An Arduino Programmable Load

load

Having a big block of hot to dump current into is a very useful thing to have if you’re testing batteries, power supplies, high power LEDs, electroplating, or any thing else that would normally require a huge resistor. [Jakub] found himself in need of an electronic load, and instead of a transistor and a pot, decided to make something more automatic: a programmable load built around an Arduino shield.

The idea behind this load is pretty simple: connect a device to a FET and shunt resistor to measure current. Drive the gate of the FET with an op-amp that maintains either constant current or constant voltage. Control everything with a DAC, and you have a programmable load controlled by an Arduino.

With such a small form factor, getting rid of all that heat was bound to be a problem. For this, [Jakub] is using a 50×50 mm BGA style heat sink with a 5V fan. If it’s good enough for a big CPU, it should be able to handle dumping 70 Watts into a FET. There’s also a conservative application of thermal paste and a very small thermistor underneath the FET that’s able to be read by the Arduino. It might slowly heat up your room, but it’s not going to catch fire.

With the Arduino sketches [Jakub] wrote for his load he was able to characterize a pair of Idea batteries and figure out how much charge a three-year-old recyclable battery had. It’s a great piece of work, and if [Jakub] is willing to go through the hassle of a Kickstarter, it would make a fine crowdfunded product.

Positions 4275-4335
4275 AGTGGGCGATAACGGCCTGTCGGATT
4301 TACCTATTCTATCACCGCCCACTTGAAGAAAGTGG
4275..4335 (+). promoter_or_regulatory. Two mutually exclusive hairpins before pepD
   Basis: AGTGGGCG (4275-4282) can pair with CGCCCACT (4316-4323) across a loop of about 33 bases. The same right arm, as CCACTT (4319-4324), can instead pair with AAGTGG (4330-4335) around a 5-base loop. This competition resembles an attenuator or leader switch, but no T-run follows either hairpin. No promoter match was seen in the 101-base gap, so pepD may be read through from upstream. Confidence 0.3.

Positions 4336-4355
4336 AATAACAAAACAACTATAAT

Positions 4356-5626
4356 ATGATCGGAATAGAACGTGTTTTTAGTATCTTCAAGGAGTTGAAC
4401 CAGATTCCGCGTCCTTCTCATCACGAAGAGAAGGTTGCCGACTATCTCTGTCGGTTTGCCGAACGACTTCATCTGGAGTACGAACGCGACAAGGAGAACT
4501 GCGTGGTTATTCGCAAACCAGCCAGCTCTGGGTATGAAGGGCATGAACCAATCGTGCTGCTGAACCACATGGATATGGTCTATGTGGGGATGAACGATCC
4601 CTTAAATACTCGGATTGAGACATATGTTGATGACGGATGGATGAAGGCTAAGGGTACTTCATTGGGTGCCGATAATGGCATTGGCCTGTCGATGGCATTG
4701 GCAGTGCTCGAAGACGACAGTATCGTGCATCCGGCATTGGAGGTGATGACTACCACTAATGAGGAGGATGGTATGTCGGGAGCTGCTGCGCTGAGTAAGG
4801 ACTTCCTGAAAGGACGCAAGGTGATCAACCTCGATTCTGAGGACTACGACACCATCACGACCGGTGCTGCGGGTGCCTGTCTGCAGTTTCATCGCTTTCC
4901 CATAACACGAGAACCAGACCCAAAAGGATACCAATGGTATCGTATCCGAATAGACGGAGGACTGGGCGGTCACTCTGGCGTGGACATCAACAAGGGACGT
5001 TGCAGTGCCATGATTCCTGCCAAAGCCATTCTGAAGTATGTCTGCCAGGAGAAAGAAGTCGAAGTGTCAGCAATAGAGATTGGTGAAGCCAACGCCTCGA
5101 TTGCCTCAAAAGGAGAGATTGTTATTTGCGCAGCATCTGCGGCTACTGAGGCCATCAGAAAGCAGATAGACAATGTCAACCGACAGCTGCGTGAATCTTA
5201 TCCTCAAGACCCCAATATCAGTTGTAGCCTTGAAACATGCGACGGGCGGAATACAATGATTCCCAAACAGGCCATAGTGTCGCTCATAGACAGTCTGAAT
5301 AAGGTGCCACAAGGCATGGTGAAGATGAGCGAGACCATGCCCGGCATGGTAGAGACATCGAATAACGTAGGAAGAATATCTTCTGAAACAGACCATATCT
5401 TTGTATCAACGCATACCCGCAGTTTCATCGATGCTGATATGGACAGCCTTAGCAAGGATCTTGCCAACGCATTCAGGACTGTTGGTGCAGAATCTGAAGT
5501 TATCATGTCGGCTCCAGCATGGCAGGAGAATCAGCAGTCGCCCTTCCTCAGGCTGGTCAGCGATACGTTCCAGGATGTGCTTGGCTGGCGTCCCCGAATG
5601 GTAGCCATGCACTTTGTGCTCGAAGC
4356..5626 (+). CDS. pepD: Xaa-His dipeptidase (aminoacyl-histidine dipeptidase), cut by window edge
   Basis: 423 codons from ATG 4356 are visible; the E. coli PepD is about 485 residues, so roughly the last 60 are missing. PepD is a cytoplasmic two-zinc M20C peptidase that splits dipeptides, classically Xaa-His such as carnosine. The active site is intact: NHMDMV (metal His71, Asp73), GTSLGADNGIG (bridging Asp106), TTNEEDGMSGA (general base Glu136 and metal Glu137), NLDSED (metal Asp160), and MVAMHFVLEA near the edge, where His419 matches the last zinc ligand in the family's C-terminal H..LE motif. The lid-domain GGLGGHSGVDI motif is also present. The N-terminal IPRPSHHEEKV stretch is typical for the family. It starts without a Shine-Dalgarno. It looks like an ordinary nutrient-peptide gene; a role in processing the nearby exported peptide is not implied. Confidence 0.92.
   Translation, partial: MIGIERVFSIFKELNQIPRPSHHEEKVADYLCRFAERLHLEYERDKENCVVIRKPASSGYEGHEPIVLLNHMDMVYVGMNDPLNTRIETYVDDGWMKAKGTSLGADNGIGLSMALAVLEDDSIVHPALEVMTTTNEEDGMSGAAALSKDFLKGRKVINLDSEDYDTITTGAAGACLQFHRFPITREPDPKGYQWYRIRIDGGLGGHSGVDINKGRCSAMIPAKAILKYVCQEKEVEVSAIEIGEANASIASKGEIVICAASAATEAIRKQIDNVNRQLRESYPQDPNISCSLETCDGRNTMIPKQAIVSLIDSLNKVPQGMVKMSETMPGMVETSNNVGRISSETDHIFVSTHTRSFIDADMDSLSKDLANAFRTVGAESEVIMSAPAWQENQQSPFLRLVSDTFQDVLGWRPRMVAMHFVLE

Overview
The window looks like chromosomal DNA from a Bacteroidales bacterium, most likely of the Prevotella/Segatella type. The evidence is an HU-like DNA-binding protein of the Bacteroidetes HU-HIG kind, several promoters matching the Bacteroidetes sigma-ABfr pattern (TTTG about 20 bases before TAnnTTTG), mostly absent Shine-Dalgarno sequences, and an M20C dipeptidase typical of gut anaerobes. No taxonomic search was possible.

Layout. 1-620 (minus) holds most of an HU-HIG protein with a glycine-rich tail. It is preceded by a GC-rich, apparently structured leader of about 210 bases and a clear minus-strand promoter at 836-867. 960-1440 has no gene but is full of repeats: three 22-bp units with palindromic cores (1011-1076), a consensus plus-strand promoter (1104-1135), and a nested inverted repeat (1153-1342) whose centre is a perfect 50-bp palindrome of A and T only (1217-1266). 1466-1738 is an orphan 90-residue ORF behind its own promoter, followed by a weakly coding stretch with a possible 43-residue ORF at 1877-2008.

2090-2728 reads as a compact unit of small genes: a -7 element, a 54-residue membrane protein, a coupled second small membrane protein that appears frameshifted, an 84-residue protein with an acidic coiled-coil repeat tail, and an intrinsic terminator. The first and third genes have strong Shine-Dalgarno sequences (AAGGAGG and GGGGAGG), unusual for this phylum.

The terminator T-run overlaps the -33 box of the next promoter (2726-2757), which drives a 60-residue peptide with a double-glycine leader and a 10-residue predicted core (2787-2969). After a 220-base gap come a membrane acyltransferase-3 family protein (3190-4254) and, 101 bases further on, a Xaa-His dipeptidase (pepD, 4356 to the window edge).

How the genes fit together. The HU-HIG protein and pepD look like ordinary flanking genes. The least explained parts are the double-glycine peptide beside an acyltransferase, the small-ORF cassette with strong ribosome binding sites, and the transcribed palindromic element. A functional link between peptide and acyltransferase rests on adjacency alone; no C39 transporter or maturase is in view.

Building a DC Constant Current/Power Electric Load

By just looking at the picture above, we’re pretty sure that most Hackaday readers will have guessed by now that much power can be dissipated by this electric load. For those who don’t know, an electric load (or dummy load) is a device used to simulate a load on a system for testing purposes. This is quite handy when measuring battery capacities or testing power supplies.

The heart of the device that [Kerry] designed is based on 6 power MOSFETs, a few operational amplifiers and an Arduino compatible ATmega328p microcontroller. Sense resistors are used to measure how much current is passing through the MOSFETs (and therefore the load), the MCP4921 Digital to Analog Converter (DAC) from microchip is used to set the current command, and the load’s voltage is measured by the ATmega ADC. Measuring the latter allows a constant power load mode (as power = current * voltage). In his article, [Kerry] shows that he can simulate a load of up to 200W.

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